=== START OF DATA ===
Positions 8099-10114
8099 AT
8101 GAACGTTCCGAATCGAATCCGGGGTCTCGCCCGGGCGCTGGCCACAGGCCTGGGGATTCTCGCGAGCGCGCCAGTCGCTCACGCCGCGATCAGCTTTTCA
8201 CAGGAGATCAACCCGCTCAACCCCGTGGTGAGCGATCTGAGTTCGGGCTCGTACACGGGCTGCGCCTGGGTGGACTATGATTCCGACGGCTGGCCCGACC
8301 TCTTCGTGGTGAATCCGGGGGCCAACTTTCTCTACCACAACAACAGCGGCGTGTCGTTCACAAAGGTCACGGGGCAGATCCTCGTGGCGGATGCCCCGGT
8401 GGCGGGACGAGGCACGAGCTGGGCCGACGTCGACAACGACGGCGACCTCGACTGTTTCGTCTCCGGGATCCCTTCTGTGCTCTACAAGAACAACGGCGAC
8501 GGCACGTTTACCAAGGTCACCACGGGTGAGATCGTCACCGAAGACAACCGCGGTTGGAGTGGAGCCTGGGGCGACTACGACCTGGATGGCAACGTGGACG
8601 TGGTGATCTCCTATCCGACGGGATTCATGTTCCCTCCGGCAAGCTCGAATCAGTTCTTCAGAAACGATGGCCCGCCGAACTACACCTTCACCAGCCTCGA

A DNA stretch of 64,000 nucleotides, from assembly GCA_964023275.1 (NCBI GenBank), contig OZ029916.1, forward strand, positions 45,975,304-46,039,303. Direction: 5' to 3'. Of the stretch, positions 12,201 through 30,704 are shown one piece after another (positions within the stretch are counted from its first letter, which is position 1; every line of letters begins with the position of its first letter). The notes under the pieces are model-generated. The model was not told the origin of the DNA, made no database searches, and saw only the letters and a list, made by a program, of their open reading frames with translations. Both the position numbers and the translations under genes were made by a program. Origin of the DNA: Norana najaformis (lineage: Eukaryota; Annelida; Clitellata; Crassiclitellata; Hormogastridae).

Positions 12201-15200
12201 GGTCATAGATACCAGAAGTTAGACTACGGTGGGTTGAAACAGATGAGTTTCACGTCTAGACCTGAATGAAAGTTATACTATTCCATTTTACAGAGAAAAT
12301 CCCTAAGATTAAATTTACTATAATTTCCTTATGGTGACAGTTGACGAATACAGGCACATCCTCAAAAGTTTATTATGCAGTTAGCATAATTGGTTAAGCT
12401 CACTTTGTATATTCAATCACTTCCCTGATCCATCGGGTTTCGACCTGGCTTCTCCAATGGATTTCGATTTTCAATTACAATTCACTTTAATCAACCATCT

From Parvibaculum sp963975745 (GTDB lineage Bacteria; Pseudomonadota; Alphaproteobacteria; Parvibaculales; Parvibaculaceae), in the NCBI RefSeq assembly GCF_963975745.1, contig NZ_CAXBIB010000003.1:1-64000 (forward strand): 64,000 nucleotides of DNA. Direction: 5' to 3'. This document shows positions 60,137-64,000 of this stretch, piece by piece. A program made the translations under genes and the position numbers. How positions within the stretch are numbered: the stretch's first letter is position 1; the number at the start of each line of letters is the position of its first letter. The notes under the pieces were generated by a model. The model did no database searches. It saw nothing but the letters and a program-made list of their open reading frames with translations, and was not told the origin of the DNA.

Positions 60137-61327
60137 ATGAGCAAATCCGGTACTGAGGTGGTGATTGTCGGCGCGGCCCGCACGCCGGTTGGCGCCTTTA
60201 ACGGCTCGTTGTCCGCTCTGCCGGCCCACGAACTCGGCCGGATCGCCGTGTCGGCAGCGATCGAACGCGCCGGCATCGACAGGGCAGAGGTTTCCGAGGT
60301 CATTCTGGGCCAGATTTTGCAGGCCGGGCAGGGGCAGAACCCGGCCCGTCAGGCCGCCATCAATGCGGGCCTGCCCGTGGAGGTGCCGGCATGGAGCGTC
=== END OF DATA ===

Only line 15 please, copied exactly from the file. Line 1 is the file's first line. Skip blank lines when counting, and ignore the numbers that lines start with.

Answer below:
Positions 60137-61327